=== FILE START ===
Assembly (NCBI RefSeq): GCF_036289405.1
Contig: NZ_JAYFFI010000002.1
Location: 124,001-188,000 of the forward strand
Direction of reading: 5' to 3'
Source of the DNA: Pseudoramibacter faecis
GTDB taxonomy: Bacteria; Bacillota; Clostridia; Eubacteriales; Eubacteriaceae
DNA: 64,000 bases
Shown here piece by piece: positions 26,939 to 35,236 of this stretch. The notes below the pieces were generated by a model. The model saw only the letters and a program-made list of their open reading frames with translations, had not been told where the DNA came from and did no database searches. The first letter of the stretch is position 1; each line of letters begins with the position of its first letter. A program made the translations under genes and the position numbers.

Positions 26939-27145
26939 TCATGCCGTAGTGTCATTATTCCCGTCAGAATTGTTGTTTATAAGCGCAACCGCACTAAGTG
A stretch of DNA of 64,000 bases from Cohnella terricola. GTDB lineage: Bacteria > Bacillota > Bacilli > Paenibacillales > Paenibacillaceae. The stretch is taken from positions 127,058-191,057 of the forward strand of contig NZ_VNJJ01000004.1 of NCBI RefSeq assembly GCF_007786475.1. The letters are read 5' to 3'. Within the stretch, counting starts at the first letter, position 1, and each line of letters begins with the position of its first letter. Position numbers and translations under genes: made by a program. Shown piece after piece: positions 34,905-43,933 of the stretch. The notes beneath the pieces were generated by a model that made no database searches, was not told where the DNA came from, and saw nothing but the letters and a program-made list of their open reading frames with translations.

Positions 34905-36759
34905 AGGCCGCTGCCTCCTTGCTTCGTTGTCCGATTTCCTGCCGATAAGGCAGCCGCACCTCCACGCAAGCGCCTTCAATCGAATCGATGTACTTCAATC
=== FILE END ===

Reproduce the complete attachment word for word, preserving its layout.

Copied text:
Assembly (NCBI RefSeq): GCF_036289405.1
Contig: NZ_JAYFFI010000002.1
Location: 124,001-188,000 of the forward strand
Direction of reading: 5' to 3'
Source of the DNA: Pseudoramibacter faecis
GTDB taxonomy: Bacteria; Bacillota; Clostridia; Eubacteriales; Eubacteriaceae
DNA: 64,000 bases
Shown here piece by piece: positions 26,939 to 35,236 of this stretch. The notes below the pieces were generated by a model. The model saw only the letters and a program-made list of their open reading frames with translations, had not been told where the DNA came from and did no database searches. The first letter of the stretch is position 1; each line of letters begins with the position of its first letter. A program made the translations under genes and the position numbers.

Positions 26939-27145
26939 TCATGCCGTAGTGTCATTATTCCCGTCAGAATTGTTGTTTATAAGCGCAACCGCACTAAGTG
A stretch of DNA of 64,000 bases from Cohnella terricola. GTDB lineage: Bacteria > Bacillota > Bacilli > Paenibacillales > Paenibacillaceae. The stretch is taken from positions 127,058-191,057 of the forward strand of contig NZ_VNJJ01000004.1 of NCBI RefSeq assembly GCF_007786475.1. The letters are read 5' to 3'. Within the stretch, counting starts at the first letter, position 1, and each line of letters begins with the position of its first letter. Position numbers and translations under genes: made by a program. Shown piece after piece: positions 34,905-43,933 of the stretch. The notes beneath the pieces were generated by a model that made no database searches, was not told where the DNA came from, and saw nothing but the letters and a program-made list of their open reading frames with translations.

Positions 34905-36759
34905 AGGCCGCTGCCTCCTTGCTTCGTTGTCCGATTTCCTGCCGATAAGGCAGCCGCACCTCCACGCAAGCGCCTTCAATCGAATCGATGTACTTCAATC